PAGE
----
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Bartosz Mikulski
Bartosz Mikulski

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How blogging helped me get my first data science job

I wanted to become a data scientist since I learned that such a job exists. I knew it was perfect for me. Cutting-edge technology and data analytics, what can be better?


I wondered how I can learn the necessary skills. The obvious choice was video tutorials, so I started watching online courses. I have purchased around six courses on Udemy and two or three Coursera courses. I watched dozens of YouTube videos.

I felt in love with data science, but I had no idea how to become a data scientist. I sort of knew what I needed to learn, but I did not know how to start learning it for real.

I wanted to understand the topics, not only learn that they exist, and copy-paste some code. I started doing Kaggle challenges. It was not the perfect choice, either.

Let’s face reality, the majority of Kaggle solutions are just copy-pasted code from top 20 Kaggle notebooks. I could train myself to copy some code, but I had no clue whether it is the best possible code or why does it even work. It was not enough for me. I could not accept that.

Quickly, I realized that I may learn something in such a way, but I won’t be able to show it to anyone or use it in practice.


I needed to practice solving real-world problems. I tried to “do data science” at work. We already had a data team, and they were trying really hard to “squash the competition.”

I needed to find a different way. A way that could not be controlled by the manager of the data team. I had to look for an opportunity outside of that company.

The problem was the fact that I had no real-world experience. I needed not only to learn but also show people that I should be hired because I can get the job done.


I started blogging. First, I was blogging about everything. I wrote articles about software craft, Scala libraries, book reviews, etc. I did write a few texts about data-related stuff, but only some easy ones. Obviously, that was not helping me reach my goal.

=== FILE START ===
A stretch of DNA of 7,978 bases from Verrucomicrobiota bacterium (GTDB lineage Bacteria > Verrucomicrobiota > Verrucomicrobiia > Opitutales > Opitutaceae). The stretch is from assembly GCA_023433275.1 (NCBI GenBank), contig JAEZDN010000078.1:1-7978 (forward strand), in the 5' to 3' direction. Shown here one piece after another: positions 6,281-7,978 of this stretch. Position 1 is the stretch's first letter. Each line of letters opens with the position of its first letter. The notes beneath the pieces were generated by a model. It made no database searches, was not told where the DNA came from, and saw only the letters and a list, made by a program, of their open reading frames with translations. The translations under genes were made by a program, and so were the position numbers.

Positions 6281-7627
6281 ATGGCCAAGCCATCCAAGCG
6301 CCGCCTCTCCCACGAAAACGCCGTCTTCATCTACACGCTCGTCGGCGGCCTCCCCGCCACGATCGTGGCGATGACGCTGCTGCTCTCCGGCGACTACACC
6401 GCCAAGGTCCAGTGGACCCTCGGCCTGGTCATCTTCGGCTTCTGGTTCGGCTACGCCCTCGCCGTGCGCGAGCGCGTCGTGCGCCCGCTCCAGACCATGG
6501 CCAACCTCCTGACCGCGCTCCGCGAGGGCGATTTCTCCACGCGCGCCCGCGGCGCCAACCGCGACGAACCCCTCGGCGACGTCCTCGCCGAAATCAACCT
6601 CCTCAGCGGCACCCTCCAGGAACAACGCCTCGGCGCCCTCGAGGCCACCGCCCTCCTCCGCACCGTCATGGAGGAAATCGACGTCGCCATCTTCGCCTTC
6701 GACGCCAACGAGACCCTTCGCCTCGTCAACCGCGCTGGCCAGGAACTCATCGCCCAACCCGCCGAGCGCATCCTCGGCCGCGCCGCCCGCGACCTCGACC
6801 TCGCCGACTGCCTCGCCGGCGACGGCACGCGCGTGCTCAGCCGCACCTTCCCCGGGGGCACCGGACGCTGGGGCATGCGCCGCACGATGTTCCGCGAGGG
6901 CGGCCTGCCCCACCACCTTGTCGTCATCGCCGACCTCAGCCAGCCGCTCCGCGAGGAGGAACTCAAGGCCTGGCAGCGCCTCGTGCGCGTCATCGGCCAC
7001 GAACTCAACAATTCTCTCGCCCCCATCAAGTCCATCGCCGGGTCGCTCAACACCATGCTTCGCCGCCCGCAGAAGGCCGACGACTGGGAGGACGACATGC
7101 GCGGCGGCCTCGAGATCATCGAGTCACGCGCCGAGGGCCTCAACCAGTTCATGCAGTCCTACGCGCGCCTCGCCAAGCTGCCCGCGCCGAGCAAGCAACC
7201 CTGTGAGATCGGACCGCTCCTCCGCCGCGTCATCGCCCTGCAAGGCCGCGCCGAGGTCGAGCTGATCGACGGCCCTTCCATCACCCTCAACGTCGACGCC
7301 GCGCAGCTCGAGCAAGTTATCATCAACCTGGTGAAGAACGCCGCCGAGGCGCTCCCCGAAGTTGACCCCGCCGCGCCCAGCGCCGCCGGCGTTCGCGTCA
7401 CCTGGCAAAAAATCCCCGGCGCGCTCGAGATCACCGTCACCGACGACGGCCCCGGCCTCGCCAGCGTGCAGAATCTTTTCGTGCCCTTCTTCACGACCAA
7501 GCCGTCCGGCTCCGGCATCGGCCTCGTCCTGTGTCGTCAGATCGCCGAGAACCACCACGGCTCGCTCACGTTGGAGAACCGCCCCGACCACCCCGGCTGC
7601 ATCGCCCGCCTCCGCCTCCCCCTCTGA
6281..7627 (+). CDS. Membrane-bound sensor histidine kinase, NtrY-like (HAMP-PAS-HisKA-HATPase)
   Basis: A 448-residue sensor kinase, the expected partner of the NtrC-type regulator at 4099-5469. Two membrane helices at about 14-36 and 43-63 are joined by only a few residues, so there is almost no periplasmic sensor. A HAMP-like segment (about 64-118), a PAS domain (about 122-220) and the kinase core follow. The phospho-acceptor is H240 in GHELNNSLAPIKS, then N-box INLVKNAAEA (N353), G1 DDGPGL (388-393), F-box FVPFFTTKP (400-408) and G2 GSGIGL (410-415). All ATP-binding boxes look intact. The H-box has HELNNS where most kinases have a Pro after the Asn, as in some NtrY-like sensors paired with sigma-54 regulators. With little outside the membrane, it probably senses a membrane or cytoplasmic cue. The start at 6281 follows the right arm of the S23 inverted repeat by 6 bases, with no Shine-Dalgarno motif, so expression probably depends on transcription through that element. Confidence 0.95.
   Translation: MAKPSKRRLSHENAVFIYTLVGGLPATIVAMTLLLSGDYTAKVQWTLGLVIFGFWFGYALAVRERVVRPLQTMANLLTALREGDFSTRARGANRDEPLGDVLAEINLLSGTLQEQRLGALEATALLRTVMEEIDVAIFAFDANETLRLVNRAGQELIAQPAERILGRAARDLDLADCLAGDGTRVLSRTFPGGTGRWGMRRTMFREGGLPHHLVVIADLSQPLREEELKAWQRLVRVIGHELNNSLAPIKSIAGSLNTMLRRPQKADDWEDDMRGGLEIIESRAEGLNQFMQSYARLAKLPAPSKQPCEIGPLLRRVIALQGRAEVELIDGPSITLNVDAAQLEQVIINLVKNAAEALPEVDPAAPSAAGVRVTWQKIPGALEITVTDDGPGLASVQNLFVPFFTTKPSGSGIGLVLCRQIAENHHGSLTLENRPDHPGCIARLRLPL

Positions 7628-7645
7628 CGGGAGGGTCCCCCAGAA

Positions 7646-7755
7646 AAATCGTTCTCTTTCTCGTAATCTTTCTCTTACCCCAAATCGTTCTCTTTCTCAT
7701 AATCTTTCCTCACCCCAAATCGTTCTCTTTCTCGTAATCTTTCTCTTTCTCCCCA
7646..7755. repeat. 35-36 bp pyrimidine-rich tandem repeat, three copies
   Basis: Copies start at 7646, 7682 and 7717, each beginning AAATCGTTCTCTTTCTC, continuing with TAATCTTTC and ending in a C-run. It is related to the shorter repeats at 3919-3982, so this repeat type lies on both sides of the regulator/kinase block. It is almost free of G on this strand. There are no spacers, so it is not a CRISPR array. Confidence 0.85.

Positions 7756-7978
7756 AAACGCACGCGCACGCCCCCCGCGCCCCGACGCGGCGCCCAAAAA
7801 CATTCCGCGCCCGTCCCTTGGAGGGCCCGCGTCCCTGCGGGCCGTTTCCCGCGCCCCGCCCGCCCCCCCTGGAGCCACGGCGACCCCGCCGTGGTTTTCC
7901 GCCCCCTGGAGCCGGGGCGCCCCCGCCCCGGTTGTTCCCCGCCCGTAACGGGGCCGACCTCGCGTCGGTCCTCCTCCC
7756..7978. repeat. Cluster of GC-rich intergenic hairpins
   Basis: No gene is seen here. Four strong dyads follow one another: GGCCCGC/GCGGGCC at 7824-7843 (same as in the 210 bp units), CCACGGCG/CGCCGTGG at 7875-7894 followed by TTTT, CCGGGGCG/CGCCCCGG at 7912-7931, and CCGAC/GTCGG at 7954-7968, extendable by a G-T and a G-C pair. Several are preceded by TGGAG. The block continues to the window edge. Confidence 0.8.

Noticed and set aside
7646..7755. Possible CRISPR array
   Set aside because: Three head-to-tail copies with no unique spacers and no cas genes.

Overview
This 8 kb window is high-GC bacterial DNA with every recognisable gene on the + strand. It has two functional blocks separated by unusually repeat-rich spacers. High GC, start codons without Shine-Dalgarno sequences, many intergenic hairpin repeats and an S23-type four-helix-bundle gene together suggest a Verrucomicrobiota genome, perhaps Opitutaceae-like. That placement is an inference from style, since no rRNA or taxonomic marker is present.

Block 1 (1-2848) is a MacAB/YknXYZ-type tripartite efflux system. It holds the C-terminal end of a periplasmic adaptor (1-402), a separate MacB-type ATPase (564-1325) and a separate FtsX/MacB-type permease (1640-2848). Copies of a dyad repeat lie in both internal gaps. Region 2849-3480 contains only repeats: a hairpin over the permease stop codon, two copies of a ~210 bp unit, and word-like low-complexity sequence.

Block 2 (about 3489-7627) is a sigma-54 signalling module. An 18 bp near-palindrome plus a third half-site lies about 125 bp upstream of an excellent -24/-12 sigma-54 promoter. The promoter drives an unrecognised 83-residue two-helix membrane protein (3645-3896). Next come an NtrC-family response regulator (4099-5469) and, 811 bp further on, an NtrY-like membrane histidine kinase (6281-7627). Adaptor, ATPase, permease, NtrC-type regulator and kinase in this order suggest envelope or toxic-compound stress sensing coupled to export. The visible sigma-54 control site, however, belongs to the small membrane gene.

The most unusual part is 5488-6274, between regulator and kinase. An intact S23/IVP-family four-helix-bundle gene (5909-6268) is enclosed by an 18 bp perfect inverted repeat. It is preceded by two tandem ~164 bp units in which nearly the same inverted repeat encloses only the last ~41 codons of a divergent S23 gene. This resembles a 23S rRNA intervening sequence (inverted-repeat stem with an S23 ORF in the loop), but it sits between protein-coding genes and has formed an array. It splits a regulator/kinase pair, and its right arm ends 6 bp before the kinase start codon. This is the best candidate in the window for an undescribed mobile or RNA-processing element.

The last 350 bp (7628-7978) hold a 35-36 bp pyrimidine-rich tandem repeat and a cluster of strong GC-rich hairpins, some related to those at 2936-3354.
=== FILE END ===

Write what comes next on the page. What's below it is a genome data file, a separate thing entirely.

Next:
One day, I decided that enough is enough. I was wasting time at a job that did not allow me to grow my skills or even fully use the skills I already had. I had to change that.

I made a blogging schedule. I began blogging three times a week. I continued writing about the same topics, but I was doing it more often. It still wasn’t giving me the results I wanted, but I was learning to produce good content faster.

After four months, I limited the topics of my articles to data analytics and machine learning. Of course, I continued writing three articles every week. At that time, it wasn’t a huge effort anymore because of the time I invested in learning my writing skills.

Getting hired

Three months later, a strange thing had happened. I sent CVs to two companies looking for data scientists. I was invited to both interviews, and… they did not ask me any technical questions. They mentioned that they had read my blog, and we talked only about the culture of their organizations.

I was surprised because I had still remembered the interviews from the past, during which I had been grilled for six hours by multiple interviewed who had tried to prove that I had not known anything.

This time, it was different. I did not need to show my technical skills during the interview. I was hired by one of those companies. Finally, I was a data scientist.

I have finally reached the goal, and I was happy. I was coming to work every day and doing something challenging. I was training machine learning models, doing data analysis, and spending most of the day reading research papers.

Was data science good for me?

It wasn’t perfect for long. Soon, I realized that something was missing. It was difficult to admit, but I learned that being a data scientist is not the perfect career path.

I missed software engineering. I missed talking about software architecture and focusing on software craft.

I wanted to be a data scientist, but I also wanted to do sophisticated software engineering. I needed to make a change in my career once again.

Next move